…formerly known as the Michigan Avenue Bridge.
Under the lower deck of the DuSable Bridge, along the Chicago River
DuSable (Michigan Avenue) Bridge is a double-leaf, double-deck, fixed counterweight, trunnion bascule bridge. It was engineered by the Chicago Department of Public Works, Bureau of Engineering; Edward H. Bennett was the consulting architect and William A. Mulcahy the chief engineer of construction. At the time of construction it was believed to be the first double-deck bridge ever built to have roadway on both levels; faster non-commercial traffic using the upper deck and slower commercial traffic that served the various industries and docks in the vicinity of the river using the lower deck. The bridge opened May 14, 1920.
The South-to-North Walkway of the lower deck, DuSable Bridge
In October 2010, the bridge was renamed DuSable Bridge in honor of Jean Baptiste Point du Sable, Chicago’s first permanent resident. A fur trader of African descent who married into the Potawatomi tribe, he established a permanent homestead and trading post near the mouth of the Chicago River in the 1780s.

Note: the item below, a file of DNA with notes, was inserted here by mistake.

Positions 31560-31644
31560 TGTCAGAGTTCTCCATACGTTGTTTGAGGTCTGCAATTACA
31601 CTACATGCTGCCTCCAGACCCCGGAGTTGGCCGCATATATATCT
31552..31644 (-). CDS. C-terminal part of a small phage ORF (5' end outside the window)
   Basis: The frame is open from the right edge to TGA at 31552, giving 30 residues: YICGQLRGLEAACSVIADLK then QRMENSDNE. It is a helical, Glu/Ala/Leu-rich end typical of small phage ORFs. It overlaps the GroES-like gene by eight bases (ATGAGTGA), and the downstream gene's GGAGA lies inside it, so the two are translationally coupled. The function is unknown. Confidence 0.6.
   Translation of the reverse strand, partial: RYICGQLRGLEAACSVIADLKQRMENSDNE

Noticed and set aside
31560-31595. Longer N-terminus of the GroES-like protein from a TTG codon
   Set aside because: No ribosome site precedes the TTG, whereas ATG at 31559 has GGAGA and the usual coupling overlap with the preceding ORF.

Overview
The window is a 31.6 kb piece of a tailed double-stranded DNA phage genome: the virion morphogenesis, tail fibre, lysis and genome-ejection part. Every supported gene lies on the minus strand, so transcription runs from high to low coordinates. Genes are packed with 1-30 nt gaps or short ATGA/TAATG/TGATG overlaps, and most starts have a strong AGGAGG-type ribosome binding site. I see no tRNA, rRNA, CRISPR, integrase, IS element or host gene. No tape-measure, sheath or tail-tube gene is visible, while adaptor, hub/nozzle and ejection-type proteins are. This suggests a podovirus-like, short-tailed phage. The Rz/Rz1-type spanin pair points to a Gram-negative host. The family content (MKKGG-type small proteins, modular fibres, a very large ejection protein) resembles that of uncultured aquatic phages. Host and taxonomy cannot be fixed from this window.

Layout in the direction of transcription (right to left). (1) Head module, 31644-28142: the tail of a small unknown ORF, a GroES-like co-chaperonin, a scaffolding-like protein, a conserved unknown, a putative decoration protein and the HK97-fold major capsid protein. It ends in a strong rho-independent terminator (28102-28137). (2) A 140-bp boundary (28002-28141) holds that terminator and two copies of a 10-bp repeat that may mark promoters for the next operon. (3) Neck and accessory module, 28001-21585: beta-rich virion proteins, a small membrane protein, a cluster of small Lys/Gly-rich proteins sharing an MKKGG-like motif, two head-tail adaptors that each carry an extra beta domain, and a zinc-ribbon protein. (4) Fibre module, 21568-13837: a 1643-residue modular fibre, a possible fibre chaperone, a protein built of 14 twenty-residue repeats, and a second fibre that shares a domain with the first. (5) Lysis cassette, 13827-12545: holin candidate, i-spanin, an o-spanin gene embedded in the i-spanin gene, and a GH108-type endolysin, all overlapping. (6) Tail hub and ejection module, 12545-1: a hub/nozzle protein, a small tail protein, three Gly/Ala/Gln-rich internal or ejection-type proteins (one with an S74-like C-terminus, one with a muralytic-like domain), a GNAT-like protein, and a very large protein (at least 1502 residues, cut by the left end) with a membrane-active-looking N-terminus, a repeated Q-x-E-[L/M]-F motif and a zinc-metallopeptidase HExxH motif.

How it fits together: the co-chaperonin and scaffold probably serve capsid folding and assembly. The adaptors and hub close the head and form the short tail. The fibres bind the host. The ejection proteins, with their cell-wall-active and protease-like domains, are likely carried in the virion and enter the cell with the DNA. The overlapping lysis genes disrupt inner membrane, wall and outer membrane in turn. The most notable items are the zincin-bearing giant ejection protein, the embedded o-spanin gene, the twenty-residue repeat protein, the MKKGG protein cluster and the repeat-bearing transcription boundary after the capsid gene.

After you walk across, you are on lower Michigan Avenue. When you cross to the west side at Hubbard Street, you have reached one of the most famous bars in the world!
The Billy Goat Tavern, 430 N. Lower Michigan Avenue
Now, why-oh-why have I gotten hungry for a ‘cheezborger’ and a Coke?